iPods, iPhones, laptops and other digital devices could be seized by customs officials worldwide under a new top-secret copyright policing deal being worked out between the G8 nations, reports claim.
Nations including Canada, the US and various European states (including the UK, which sits on the G8) are secretly agreeing a new pan-global state police deal in which information held on iPods and other devices could be subject to investigation by customs officials tasked with a new role, as copyright police.
Dubbed the Anti-Counterfeiting Trade Agreement (ACTA), signatory nations will form an international coalition against copyright infringement.
The deal’s up for discussion at the next G8 meeting in Tokyo in July, It creates rules and regulations to govern private copying and copyright laws, and posits the founding of an international regulator, “that would turn border guards and other public security personnel into copyright police,” reports Ottawa Citizen, the National Post and other Canadian media outlets.
These copyright police would be given the job of checking laptops, iPods, iPhones and other personal devices for content that “infringes” on copyright laws, “including ripped CDs and DVDs”. To make this Stalinist proposition even more annoying, front line security staff will be empowered to decide what content infringes on copyright laws. And also makes any content copied from DVD or a digital video recorder open to scrutiny by officials.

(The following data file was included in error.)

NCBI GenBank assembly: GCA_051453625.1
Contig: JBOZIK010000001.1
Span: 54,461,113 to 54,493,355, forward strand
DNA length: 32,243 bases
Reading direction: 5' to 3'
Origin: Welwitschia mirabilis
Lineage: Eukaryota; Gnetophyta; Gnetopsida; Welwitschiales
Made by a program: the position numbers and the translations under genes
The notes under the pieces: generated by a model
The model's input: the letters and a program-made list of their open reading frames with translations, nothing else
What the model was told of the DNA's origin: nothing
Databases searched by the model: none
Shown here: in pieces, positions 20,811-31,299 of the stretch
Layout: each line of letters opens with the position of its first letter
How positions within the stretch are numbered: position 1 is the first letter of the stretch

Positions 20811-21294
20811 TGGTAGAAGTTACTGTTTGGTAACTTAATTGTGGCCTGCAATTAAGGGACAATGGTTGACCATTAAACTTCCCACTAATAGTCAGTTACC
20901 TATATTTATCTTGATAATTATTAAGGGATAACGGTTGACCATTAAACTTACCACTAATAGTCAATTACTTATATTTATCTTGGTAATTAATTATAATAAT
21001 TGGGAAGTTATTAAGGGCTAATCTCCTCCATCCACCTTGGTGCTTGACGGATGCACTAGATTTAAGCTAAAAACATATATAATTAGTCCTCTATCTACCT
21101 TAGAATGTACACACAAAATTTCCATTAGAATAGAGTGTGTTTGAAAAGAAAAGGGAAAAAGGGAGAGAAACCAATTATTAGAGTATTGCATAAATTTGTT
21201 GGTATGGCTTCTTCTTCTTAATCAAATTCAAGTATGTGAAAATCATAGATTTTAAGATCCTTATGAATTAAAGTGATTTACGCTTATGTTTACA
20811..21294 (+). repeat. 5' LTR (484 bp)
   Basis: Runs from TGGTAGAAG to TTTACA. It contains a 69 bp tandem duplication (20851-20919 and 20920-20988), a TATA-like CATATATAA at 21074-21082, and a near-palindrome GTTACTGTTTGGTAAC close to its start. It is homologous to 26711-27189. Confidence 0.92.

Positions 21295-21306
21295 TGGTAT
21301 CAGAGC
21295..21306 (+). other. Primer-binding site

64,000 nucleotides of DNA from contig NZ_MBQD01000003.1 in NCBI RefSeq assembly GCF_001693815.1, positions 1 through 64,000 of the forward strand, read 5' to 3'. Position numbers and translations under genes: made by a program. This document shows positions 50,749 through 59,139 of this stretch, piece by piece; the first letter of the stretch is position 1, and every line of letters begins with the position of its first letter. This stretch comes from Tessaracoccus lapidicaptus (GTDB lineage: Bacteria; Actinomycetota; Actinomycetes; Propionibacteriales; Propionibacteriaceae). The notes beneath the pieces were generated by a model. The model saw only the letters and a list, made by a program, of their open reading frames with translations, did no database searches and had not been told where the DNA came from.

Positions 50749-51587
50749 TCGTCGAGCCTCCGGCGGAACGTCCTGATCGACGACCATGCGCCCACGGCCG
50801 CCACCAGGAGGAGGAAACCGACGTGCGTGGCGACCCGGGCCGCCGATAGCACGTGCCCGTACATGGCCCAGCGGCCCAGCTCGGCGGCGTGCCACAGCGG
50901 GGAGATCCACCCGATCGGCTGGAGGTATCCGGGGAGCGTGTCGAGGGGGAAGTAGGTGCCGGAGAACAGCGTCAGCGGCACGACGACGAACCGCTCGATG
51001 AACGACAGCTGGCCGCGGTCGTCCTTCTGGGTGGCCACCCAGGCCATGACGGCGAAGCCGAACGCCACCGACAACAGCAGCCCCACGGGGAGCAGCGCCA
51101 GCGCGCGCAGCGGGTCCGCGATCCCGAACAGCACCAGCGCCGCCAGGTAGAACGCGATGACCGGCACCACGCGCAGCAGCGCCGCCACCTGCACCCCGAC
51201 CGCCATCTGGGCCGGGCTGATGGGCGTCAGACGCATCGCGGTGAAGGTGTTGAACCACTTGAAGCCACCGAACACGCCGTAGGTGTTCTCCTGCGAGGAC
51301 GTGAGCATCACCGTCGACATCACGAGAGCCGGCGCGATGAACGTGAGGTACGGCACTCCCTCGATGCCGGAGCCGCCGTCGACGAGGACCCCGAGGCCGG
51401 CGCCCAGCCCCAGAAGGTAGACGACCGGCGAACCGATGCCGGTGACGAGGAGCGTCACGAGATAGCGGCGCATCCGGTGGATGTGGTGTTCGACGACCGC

It’s likely these lunatic new proposals are being drawn up in secret in order to outflank any outcry by privacy advocates or any true intellectual discussion as to whether such protectionism should be applied in favour of content creation firms.
Officials will be able to levy fines or seize goods even in the absence of any complaints by rights holders. And searches will be allowed even without a lawyer present. And ISPs will be forced to hand over personal information on any alleged copyright infringers – no actual proof will be required. And, to make it even more Orwellian, ACTA will be unaccountable to any existing trade organisation, effectively meaning the RIAA and other such bodies will run a public/private international police force with the right to search, fine and confiscate property without any accountability. Local Canadian privacy advocates point out that governments have been privately negotiating these new proposals without consultation, and that the proposals revealed yesterday only surfaced due to the application of freedom of information type laws.
The European Commission has now published a "fact sheet" concerning this legislation, while not disclosing the measures confirmed by major Canadian media as being under discussion, you can read this document online here.